As it does not have an associated runtime or a Garbage Collector that frees the memory of the objects it does not use, all this is handled by the compiler with the help of the ownership,
Although the concept is suitable for more than one article, let’s see the basics of the concept with some examples.

Each value has an assigned variable (owner) and there can only be one owner at a time, when that owner is out of scope the value will be released.

So we have the following example:

Rust
 




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fn main() {
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    let name = "Jon".to_string();
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    greet(name);
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    println!("goodbye {}", name); //^^^^ value borrowed here after move
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}
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fn greet(name:String) {
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    println!("hello {}", name);
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}


The compiler is telling us that the owner of the variable name has been passed to the greet function, so after running greet it is no longer in that scope. To solve it is as simple as indicating that what we want is to lend the owner, so that when the function ends, get the owner again, and that is indicated with &.

Rust
 




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fn main() {
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    let name = "Jon".to_string();
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    greet(&name);
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    println!("goodbye {}", name);
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}
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fn greet(name:&String) {
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    println!("hello {}", name);
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}


The lifetime is a check of the management of ownership and borrowing of the values, most of the times the compiler knows how to interpret it, but sometimes it is necessary to detail it. Without going into too much detail since the same as the ownership and borrowing, gives for a series of articles.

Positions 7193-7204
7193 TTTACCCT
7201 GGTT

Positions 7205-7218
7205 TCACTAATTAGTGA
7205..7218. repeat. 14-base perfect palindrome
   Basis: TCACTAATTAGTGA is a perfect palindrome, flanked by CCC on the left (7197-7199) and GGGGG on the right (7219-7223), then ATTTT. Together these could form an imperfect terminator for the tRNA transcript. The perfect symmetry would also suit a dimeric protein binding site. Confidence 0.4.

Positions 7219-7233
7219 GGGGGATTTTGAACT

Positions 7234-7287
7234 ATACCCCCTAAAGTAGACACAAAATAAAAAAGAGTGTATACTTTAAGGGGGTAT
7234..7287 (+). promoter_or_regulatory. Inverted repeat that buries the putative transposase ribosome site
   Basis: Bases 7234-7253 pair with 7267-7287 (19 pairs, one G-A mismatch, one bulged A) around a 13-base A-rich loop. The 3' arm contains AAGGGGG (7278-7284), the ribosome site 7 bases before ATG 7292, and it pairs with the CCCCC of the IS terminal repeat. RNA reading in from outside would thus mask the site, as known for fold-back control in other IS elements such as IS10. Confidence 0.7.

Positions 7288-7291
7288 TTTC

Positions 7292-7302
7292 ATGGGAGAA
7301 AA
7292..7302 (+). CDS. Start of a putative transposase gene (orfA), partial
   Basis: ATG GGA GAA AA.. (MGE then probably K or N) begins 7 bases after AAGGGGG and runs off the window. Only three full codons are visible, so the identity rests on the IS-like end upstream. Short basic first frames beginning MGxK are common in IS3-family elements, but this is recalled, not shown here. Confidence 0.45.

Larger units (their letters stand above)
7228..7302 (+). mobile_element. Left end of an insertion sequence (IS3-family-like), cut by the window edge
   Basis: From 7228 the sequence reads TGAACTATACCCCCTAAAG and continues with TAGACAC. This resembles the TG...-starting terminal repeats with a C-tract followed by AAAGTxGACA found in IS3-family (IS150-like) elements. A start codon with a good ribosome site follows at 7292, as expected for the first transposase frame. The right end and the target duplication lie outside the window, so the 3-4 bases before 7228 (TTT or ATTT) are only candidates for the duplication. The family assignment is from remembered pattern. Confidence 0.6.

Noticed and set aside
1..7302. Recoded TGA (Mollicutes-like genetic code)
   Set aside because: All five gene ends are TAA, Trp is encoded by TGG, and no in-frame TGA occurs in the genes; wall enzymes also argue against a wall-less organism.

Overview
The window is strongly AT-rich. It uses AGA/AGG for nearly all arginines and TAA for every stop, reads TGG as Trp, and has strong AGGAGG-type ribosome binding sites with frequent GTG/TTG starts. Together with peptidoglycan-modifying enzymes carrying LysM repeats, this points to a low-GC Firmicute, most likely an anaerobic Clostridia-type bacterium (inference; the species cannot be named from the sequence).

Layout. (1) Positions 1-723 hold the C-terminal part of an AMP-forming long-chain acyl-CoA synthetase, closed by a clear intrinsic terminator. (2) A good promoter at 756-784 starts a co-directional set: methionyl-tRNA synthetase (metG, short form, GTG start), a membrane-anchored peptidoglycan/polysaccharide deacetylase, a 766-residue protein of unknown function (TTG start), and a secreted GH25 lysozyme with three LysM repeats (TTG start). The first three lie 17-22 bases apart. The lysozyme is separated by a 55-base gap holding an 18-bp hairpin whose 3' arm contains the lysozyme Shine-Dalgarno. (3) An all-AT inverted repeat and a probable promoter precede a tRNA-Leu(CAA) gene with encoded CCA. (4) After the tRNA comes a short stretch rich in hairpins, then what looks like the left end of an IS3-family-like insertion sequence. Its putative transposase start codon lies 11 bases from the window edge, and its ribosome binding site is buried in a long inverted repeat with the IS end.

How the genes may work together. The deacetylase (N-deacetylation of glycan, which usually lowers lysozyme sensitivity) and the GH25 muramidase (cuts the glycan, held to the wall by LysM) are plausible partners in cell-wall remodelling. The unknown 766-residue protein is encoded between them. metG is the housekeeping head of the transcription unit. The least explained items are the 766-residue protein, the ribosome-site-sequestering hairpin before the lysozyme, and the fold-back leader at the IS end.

Structs

Structs exist to define our own types, they are created with the keyword struct and have no associated behavior.

To give behavior to a struct it will be done with the keyword impl.

Rust
 




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1
 
          
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struct Point {
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    x: f32,
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    y: f32,
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}
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impl Point {
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    fn add(self, other: Point) -> Point {
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        Point {
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            x: self.x + other.x,
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            y: self.y + other.y,
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        }
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    }
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}
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let point1 = Point {
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  x: 10.0,
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  y: 20.0,
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};
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let point2 = Point {
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  x: 5.0,
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  y: 1.0,
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};
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let point3 = point1.add(point2); //Point { x: 15.0, y: 21.0 }


In the Point implementation the add method receives as parameter self, this is because that method is of instance, if we don’t want to do it of instance it is as simple as removing the self

Traits

The Rust Traits are a collection of methods defined to be implemented by Structs, they are similar to the interfaces of other languages.

Rust
 




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pub trait Summary {
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    fn summarize(&self) -> String;
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}
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pub struct NewsArticle {
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    pub headline: String,
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    pub location: String,
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    pub author: String,
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    pub content: String,
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}
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impl Summary for NewsArticle {
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    fn summarize(&self) -> String {
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        format!("{}, by {} ({})", self.headline, self.author, self.location)
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    }